Friday, August 18, 2017

Fake Eclipse Sunglasses

Like many, I will stop my day to experience the solar eclipse on Monday. Many will regret it. As the WSJ reports, they will have stared up at the sun thinking their eyes were protected by special sunglasses that "can filter out tens of thousands of times as much light from the sun as sunglasses." Instead, they will be exposing their eyes to potential harm from counterfeits.
Mr. Jerit said some dealers on Amazon have created copycat versions of his company's Soluna brand of eclipse glasses, sold by GSM Sales LLC. He says the knockoff Solunas are replicas down to the logo, design and product information printed on the frames, and often are sold at much lower prices. A pack of 10 legitimate Soluna eclipse viewers cost $39.95 on Amazon as of Aug. 4

This is a case of a very large and very temporary expansion in demand. Supply cannot increase fast enough making price rise temporarily. But even more, the new temporary demanders are not as discerning about quality as the traditional customers. These are the characteristics that permit moral hazard. With a higher price, there is room low cost producers to enter temporarily with sub-standard products.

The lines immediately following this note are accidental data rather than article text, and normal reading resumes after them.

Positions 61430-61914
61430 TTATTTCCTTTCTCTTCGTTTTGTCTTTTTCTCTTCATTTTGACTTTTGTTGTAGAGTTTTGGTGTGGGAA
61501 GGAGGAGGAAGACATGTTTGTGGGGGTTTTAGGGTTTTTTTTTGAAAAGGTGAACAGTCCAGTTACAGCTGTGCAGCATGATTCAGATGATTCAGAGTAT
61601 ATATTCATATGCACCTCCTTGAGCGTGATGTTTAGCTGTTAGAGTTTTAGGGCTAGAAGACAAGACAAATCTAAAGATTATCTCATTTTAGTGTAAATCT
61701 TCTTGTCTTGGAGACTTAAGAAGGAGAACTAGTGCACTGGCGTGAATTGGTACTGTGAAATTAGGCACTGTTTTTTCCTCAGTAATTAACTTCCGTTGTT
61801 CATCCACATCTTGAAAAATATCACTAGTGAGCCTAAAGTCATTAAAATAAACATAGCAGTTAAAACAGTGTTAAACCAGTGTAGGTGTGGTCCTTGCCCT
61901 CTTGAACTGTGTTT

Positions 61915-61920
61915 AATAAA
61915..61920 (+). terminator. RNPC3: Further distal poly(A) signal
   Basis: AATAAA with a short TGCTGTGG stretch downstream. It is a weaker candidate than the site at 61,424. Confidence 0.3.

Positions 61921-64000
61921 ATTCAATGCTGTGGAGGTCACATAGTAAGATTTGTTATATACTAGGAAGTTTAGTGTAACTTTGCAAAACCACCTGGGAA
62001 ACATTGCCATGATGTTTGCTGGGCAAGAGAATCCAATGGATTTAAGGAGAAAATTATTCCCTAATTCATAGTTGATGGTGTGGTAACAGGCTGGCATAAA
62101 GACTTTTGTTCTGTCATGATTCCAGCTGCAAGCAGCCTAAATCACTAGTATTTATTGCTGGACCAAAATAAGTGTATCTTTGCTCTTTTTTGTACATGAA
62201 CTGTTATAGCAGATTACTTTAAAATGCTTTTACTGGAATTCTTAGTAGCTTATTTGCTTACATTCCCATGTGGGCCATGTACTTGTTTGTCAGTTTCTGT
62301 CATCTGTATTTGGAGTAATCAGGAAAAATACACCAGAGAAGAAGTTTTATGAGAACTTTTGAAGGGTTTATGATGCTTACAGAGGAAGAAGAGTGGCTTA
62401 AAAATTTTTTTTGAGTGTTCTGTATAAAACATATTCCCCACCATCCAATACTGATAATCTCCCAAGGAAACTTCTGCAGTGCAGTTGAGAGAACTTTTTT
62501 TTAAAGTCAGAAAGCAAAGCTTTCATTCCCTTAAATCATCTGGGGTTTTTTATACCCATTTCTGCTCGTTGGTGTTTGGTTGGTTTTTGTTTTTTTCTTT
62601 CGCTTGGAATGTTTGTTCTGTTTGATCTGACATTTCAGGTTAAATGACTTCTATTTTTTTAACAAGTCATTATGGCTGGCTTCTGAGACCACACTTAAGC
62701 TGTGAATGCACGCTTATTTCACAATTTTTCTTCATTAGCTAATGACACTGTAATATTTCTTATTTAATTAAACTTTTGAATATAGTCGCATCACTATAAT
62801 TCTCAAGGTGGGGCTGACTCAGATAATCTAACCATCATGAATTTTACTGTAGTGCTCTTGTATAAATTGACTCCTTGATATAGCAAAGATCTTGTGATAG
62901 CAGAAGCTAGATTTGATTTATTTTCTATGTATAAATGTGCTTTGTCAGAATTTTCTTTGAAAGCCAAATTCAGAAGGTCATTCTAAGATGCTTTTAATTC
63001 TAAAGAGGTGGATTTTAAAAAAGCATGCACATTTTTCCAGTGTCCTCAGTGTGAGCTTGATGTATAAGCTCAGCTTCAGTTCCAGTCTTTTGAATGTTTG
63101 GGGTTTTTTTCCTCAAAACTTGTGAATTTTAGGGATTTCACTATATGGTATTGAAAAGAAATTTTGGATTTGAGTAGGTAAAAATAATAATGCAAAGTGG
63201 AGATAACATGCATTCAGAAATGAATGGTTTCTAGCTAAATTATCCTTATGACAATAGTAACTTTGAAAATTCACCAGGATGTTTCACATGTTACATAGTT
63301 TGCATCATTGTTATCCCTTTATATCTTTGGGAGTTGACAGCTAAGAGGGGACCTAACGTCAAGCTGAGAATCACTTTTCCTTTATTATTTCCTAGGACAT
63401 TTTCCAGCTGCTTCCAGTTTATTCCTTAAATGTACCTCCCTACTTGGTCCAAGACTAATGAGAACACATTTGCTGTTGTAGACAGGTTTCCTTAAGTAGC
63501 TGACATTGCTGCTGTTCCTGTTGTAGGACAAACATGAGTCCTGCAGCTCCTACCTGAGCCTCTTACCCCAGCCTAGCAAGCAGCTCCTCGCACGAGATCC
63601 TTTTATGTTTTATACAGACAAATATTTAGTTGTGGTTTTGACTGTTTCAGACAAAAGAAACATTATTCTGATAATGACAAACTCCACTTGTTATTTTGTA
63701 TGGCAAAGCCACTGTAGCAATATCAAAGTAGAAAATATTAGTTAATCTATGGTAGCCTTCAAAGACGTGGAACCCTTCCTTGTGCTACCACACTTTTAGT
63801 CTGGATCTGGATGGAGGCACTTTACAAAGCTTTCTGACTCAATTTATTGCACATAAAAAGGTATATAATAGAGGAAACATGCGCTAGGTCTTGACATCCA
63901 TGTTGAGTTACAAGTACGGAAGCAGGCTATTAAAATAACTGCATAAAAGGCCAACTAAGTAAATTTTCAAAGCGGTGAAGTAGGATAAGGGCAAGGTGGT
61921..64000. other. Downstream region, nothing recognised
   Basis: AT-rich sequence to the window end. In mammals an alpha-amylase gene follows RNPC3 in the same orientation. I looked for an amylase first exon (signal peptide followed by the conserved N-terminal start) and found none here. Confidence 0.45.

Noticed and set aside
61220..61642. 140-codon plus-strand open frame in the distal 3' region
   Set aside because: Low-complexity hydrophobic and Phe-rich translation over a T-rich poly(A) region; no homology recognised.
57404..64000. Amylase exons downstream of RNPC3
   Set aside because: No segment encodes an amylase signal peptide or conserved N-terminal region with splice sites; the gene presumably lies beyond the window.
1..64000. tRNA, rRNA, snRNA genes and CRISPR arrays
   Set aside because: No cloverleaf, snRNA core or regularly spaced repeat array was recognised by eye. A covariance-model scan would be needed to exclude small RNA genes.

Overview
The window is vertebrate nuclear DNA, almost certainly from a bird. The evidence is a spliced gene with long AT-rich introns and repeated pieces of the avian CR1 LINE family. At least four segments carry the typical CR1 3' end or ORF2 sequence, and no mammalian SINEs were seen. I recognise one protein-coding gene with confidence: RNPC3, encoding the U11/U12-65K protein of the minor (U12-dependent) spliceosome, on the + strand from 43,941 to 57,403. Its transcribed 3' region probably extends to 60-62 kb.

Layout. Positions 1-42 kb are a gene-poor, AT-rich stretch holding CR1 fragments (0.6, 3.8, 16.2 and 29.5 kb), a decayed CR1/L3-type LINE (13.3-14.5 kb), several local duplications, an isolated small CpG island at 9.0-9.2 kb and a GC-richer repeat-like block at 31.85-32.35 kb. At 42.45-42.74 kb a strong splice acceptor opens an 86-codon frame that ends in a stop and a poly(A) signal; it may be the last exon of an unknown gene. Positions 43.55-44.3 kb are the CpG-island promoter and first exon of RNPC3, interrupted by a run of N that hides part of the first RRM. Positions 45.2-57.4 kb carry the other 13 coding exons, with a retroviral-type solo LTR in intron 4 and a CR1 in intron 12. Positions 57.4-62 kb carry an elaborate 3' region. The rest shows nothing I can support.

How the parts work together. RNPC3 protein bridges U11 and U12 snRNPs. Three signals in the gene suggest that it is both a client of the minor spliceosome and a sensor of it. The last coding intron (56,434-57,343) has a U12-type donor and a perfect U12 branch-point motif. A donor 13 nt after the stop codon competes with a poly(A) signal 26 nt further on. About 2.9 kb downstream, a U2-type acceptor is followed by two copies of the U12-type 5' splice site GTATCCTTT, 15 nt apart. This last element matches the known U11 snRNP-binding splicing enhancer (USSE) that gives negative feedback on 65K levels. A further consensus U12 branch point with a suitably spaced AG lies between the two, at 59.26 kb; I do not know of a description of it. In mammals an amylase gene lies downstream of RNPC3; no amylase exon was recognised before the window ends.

I am predicting that ophthalmologists will be busy over the next few months.


3 comments:


  1. In the case of sellers who are selling the fake eclipse sunglasses, this is clearly an example of the market demand exceeding the market supply. Since this is a very case specific surge in demand centered on an event that is happening soon, causing a surge in both price and demand. With the surge in price, the market equilibrium which “is the price at which quantity supplied equals quantity demanded (Froeb et al., page 99),” clearly shows that demand exceeded the original market price of the sunglass filters for the solar eclipse. The prices in this case are the “primary mechanism that market participants use to communicate with one another (Froeb et al., page 104).” The unfortunate factor in this demand surge is not only that the price increase that is reflective of what the buyers in the market are willing to pay, but it has also allowed others to enter the market with inferior products, selling at a premium. The other sellers entering the market with their products that are not only lesser in quality but that may make false claims, and not provide the needed protection to the consumer is an example of the hidden actions that are synonymous with moral hazard. “Moral hazard is caused by hidden actions (Froeb et al., page 254)” in this case the copycat solar sunglass sellers are intentionally disguising their inferior product to look and appear the same as the legitimate product with no regard for the consumer.

    Froeb, L.M., McCann, B.T., Shor, M. and Ward, M.R. (2016). Managerial economics: A problem solving approach, 4th ed. Cengage Learning

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